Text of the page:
Doctor Mark Gilbert outlines his work in brain cancer research at COGNO 2018
Cooperative Trials Group for Neuro-Oncology (COGNO) is an Australian network of
clinicians, researchers, consumer
representatives and allied health professionals, whose mission is to achieve better health outcomes for patients and those affected by brain tumours through quality clinical trials research.
this month, COGNO held their 11th annual scientific meeting in
Brisbane, which focused on patient survivorship and precision treatments. Cure
Brain Cancer Foundation sponsored and attended the event, as this fits with our
strategy of encouraging collaboration and shared knowledge among Australian
researchers, international researchers and clinicians in brain cancer research.
those in attendance were COGNO members, including clinicians, researchers,
nurses, allied health professionals, people living with brain cancer and
philanthropic organisations like Cure Brain Cancer Foundation.
40 presentations were given by both Australian and international experts,
highlighting some of the exciting advancements in brain cancer research.
Speakers addressed new, experimental agents and approaches such as
immunotherapies, and described the issues with current treatments and
challenges involved in the discovery, testing and translation of new medicines.
The conference also highlighted the
importance of patient-centred research, symptom management and caregiver
health, whilst providing updates on COGNO-run clinical trials and research in
the field. Included below are some of
the highlights from COGNO, including a brief snapshot of the exciting research being
undertaken in brain cancer around the world.
One of the hot topics at COGNO this year was the emergence of experimental immunotherapies, which aim to activate the body’s immune system to fight a cancer. Immunotherapies have shown great promise in multiple cancers, and now there are several research efforts to apply this to brain cancer. Neurosurgeon Professor David Walker from BrizBrain and Spine discussed his involvement in researching adoptive T cell therapy for glioblastoma. His research aims to use the cytomegalovirus, a virus from the herpes family, to target glioblastoma cells with an immunotherapy agent. This approach was tested recently in an early phase clinical trial, which appeared promising in a subset of patients on the trial with primary and recurrent glioblastoma.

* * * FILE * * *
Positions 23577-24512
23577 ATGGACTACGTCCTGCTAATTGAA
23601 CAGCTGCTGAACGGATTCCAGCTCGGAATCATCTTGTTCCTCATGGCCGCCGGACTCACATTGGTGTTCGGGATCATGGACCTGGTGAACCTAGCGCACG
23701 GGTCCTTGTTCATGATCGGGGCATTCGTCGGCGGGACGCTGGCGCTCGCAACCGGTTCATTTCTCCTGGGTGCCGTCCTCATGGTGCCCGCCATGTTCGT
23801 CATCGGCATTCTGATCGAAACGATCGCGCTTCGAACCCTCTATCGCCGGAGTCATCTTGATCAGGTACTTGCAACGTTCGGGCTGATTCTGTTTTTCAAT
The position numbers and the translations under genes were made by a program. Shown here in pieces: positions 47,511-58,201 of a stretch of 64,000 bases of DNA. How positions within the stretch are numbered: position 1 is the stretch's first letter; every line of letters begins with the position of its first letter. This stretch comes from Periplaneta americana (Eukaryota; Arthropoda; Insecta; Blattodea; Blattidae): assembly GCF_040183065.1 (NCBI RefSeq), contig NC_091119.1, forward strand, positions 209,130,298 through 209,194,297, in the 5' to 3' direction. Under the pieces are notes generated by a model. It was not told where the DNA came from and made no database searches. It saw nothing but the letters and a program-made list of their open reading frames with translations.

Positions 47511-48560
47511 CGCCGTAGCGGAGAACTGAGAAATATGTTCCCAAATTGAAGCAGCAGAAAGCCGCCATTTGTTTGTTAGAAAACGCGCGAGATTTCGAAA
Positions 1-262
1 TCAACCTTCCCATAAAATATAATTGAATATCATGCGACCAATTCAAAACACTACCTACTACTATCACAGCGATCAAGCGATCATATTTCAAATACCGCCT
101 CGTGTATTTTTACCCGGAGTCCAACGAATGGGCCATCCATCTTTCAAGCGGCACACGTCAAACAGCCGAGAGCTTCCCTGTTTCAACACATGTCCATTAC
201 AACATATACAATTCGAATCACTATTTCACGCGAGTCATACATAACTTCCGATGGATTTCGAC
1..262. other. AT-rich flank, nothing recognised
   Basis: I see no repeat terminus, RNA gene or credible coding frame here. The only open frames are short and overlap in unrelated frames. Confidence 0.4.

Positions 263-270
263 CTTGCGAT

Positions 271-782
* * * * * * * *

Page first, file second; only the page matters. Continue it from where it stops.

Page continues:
Speakers also addressed some of the challenges in testing
immunotherapies for brain cancer. Professor Mark Gilbert from the National
Cancer Institute (USA) discussed these challenges in his plenary talk. He
mentioned that some patients have suppressed immunity within the tumour environment,
which can make it more difficult to lodge an immune response against a brain
tumour. Professor Gilbert also highlighted the need for quality clinical trials
to consider the differences immunotherapies pose to standard clinical trial
design. For example, some possible side effects may not appear until months
after the treatment is first administered. This means that trials need to
account for these delays and ensure that patients are monitored for any side
effects from treatment that arise. To date, immunotherapies are not standard
treatments in brain tumours.
prominent topic at COGNO was the imaging and visualisation of tumours in the
brain, which is important for the diagnosis and monitoring of the disease.